“There’s nobody that performs like Elliot. He is one of the best performers I’ve ever seen. It doesn’t matter how big the show is, or the crowd,” says Dawson. “He’s a punk rock kid. He knows what it’s like to be a viewer of music. He knows what he likes to see from an artist.”

Before Eliquate’s dominance as a local live act, it was just—much like this past year—Wright spitting rhymes in his room. Music to him was therapy, and lyrics were everything.

But it was other people’s music, even before he wrote his own songs, that meant so much to him. He obsessively listened to music as a means of coping with a home life that included a mom with an extreme case of bipolar disorder. “She would have these fits of rage. And it was terrifying. I wouldn’t know what to do. I’d run into my room and grab my headphones and push them into my ears. It sounds corny, but I’d just escape into music,” Wright says.

Wright grew up listening to punk rock and hip-hop, elements clearly found in his own music. But more than any specific genre, it was the way music made him feel safe and less weird that inspired him as an artist. He would dream about being that for someone else.

“There was a vulnerability there that I connected to. It was almost like this Trojan horse effect where you’d get people to listen to your music because it’s fun, it’s got this beat and there’s this energy to it. While they’re not paying attention, they’re actually being exposed to someone’s inner demons. All of a sudden, whether they know it or not, they got to know a complete stranger through the way they expressed themselves,” Wright says.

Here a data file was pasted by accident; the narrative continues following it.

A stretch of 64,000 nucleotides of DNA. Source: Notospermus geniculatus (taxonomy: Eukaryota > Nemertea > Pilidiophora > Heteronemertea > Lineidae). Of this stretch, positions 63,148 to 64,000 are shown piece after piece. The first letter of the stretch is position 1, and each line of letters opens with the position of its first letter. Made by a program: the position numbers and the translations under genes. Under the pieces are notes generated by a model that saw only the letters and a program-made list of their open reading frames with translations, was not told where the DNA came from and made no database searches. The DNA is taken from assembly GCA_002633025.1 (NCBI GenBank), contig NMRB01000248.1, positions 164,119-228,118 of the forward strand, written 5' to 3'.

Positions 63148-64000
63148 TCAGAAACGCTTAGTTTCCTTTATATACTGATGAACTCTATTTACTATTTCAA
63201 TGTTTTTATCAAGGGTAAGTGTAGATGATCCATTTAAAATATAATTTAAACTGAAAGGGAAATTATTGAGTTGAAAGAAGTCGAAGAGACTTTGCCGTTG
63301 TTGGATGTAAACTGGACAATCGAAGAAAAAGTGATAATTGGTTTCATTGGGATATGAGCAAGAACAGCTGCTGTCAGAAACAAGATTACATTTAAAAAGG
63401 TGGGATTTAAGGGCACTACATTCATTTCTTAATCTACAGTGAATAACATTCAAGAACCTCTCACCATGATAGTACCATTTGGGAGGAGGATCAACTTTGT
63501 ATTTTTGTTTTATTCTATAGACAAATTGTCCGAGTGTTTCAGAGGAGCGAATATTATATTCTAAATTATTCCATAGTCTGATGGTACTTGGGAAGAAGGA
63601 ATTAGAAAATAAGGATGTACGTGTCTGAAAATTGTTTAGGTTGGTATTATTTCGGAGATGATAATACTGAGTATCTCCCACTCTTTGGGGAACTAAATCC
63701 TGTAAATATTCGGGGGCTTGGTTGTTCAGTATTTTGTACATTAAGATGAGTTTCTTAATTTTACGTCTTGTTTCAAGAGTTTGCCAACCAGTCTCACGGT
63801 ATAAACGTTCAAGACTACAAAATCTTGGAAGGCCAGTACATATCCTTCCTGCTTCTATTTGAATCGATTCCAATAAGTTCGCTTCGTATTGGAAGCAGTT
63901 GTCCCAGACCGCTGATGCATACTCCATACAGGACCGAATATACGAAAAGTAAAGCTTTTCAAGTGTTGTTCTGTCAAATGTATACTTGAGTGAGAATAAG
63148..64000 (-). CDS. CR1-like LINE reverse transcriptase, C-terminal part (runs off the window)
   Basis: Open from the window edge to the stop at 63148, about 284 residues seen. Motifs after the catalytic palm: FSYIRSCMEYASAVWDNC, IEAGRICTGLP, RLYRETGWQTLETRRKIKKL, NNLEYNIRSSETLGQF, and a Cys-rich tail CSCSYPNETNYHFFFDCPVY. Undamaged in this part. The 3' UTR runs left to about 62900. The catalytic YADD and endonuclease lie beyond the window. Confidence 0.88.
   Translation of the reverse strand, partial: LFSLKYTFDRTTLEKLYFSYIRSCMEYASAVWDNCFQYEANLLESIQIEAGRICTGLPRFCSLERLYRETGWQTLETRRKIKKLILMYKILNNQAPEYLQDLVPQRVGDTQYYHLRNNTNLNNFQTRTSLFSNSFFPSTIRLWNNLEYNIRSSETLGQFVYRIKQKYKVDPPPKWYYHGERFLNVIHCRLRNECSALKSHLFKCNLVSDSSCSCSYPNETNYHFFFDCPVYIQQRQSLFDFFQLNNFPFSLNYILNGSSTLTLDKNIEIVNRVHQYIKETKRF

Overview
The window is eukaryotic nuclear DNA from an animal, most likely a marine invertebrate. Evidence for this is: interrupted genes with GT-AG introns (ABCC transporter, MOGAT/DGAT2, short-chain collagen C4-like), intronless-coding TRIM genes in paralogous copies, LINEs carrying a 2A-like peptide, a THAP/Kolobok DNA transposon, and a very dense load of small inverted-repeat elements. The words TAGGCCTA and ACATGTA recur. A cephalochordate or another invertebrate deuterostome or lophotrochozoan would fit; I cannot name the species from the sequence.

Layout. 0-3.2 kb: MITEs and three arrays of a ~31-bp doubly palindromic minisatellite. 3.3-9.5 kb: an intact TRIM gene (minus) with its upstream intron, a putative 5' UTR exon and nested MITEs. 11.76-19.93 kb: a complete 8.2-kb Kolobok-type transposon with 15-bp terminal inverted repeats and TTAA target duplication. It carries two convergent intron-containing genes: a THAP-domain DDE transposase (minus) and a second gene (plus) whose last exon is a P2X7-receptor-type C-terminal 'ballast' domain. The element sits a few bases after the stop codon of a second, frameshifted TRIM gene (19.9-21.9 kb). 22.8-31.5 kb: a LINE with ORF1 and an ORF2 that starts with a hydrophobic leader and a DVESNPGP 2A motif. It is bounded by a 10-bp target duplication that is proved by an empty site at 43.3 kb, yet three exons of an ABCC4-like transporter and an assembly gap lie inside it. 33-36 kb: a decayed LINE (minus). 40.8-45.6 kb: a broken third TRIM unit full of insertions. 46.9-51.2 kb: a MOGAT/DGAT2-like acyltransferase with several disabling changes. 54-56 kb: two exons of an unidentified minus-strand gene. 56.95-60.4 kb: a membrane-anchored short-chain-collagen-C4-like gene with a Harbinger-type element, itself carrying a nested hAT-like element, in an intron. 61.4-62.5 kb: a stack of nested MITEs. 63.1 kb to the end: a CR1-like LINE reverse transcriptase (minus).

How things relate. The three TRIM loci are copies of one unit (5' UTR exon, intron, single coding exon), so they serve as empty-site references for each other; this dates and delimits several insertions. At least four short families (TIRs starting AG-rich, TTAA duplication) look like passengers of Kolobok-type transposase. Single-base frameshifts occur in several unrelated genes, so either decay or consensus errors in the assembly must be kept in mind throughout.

His raps were mostly something he did in secrecy as a high schooler. As a senior, Wright turned in a history assignment in which he created a rap about Abraham Lincoln and slavery. His teacher loved it, and told him she would play it to all her subsequent classes. Her positive response shocked him.


Building the Band

He went to Santa Rosa Junior College the following year, and started to play live at parties. By the time he transferred to UCSC as a junior, he felt confident showing off his rap skills, even though he wasn’t wild about his own beats, which he flippantly calls “trash.”

Eliquate, the band, evolved quickly. He first teamed up with guitarist/beat maker Jamie Schnetzler. As a duo, Schnetzler produced the music, and Wright wrote all of the words. (“It was like peanut butter and jelly,” Wright says.) The duo released the philosophical hip-hop record Arc Rhythm in 2009, Eliquate’s debut.

Soon more members joined: drums, bass, guitar, keys. It was unwieldy at first, with the band improvising jams while Wright rapped over it. The group eventually settled on more solid, pre-written beats. The next album, the genre-hopping, funky-indie-rock-influenced Chalkboard’s War Against Erasers was released in 2013. It featured the whole band.